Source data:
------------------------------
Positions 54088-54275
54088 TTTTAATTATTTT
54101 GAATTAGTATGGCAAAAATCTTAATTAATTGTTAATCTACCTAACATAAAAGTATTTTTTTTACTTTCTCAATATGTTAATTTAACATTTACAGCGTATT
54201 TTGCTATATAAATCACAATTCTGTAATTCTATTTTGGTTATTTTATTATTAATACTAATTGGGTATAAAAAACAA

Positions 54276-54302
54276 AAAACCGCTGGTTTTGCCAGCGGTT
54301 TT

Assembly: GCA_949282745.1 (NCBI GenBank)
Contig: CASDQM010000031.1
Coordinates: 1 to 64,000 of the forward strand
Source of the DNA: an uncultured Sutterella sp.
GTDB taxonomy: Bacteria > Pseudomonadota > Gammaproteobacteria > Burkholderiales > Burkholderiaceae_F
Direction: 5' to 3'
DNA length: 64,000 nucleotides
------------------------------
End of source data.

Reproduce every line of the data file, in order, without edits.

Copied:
Positions 54088-54275
54088 TTTTAATTATTTT
54101 GAATTAGTATGGCAAAAATCTTAATTAATTGTTAATCTACCTAACATAAAAGTATTTTTTTTACTTTCTCAATATGTTAATTTAACATTTACAGCGTATT
54201 TTGCTATATAAATCACAATTCTGTAATTCTATTTTGGTTATTTTATTATTAATACTAATTGGGTATAAAAAACAA

Positions 54276-54302
54276 AAAACCGCTGGTTTTGCCAGCGGTT
54301 TT

Assembly: GCA_949282745.1 (NCBI GenBank)
Contig: CASDQM010000031.1
Coordinates: 1 to 64,000 of the forward strand
Source of the DNA: an uncultured Sutterella sp.
GTDB taxonomy: Bacteria > Pseudomonadota > Gammaproteobacteria > Burkholderiales > Burkholderiaceae_F
Direction: 5' to 3'
DNA length: 64,000 nucleotides